For some reason or another, South Asian families seem to hold a security blanket of trust for Bollywood films that does not exist for western films. Synonymous with sex, violence and drugs, Hollywood films were taboo for a population of South Asian, first- generation viewers. So, this begs the question: how did Bollywood get off so easy? Is it because there is dancing and singing? Or is it because they wear pretty outfits that light up the screen?

In all fairness to our parents, how much awareness was created in regards to censorship surrounding films and television programming in the 1970s and 1980s? One South Asian man, 61, I spoke to explains, “Our primary concern at that time was building a life for our families, getting jobs, buying a house and providing for our children. I did not have time to worry about these things [like explaining movie plots]; I was worrying about getting my family citizenship into this country.” Understandable, but what’s the excuse today?

Throughout the 1990s, we were bombarded by messages from the censorship board of something or another urging us to screen what our children are watching. Parents are urged to pay attention to the ratings of Hollywood films and western television programs, and ensure that their children are not exposed to images and concepts that extend beyond their maturity levels. We shudder at the thought of allowing our 12-year-old daughters and sons to watch an episode of adult cartoons like Family Guy or The Simpsons, yet we plop them down on the sofa in front of the latest Salman Khan or Kareena Kapoor flick without a care in the world…why?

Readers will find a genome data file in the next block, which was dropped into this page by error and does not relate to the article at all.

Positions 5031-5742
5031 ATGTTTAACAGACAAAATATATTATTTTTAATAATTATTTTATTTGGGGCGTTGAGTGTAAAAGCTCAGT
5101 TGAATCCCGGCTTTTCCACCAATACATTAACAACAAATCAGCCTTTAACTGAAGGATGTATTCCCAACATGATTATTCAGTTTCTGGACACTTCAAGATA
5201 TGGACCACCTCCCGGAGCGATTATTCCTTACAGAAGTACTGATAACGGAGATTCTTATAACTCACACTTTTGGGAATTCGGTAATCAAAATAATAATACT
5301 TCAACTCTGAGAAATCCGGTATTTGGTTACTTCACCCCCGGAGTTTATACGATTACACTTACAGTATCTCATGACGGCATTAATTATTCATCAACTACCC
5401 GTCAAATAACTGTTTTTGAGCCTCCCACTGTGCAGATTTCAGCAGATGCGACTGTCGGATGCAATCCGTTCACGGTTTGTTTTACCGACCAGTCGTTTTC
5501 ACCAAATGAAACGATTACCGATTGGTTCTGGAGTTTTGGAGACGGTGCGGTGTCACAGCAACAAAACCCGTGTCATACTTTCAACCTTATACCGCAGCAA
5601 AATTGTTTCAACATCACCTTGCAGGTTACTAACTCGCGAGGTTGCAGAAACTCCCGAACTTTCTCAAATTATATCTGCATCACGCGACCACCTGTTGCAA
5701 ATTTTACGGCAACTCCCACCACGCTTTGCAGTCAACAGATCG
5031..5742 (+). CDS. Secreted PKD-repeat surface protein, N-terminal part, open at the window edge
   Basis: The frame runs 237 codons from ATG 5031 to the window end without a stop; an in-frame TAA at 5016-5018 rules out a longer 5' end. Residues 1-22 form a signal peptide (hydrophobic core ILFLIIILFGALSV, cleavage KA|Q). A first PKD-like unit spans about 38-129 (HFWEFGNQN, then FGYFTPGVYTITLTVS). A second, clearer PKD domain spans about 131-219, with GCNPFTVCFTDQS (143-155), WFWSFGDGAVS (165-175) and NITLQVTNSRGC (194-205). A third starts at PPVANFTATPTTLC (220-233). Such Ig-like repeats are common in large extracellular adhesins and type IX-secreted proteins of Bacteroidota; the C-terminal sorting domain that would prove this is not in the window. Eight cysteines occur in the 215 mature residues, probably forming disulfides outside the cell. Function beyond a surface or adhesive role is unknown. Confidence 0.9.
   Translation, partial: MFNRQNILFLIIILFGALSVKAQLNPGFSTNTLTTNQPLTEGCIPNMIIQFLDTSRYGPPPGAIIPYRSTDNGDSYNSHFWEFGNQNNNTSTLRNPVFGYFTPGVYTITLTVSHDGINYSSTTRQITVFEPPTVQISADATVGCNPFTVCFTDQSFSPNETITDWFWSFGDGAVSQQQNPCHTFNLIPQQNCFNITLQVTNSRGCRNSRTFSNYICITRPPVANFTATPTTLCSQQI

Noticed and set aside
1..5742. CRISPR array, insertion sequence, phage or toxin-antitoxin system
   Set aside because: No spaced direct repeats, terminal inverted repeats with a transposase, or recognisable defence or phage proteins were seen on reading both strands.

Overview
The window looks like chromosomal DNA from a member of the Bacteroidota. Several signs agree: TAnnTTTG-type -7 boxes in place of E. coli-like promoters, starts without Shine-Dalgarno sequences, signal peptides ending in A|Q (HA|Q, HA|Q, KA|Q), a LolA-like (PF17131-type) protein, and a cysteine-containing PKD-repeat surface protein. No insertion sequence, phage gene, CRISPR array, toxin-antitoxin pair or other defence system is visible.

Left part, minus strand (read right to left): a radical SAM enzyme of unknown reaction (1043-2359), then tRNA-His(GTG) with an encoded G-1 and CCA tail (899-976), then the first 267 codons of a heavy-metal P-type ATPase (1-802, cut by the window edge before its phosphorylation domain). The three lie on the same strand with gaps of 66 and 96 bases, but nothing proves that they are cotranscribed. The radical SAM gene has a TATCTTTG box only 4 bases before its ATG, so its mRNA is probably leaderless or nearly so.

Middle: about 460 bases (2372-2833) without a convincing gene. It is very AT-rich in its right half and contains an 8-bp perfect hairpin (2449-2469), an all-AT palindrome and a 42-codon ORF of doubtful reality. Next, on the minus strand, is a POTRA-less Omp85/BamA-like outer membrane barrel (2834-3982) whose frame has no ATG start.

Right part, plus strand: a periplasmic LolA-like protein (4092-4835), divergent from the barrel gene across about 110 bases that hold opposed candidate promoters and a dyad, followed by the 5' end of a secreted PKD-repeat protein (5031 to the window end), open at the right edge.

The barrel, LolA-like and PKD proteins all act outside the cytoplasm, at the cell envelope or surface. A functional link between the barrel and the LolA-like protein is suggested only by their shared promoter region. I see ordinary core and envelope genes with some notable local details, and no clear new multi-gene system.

Somewhere along the way, we missed the memo indicating that Bollywood films have since evolved from the days of Kabhi Kabhie (1976) and Silsila (1981), with what was regarded as presenting more innocent and chaste versions of romance and love. As we observe the Bollywood films of today, films with considerably more controversial storylines than yesteryear and plot devices that employ a more explicit use of sex, there is noticeably more exposure of skin and cleavage; there is more gyrating in super-duper short skirts; there is onscreen kissing; and there’s definitely a lot more sex.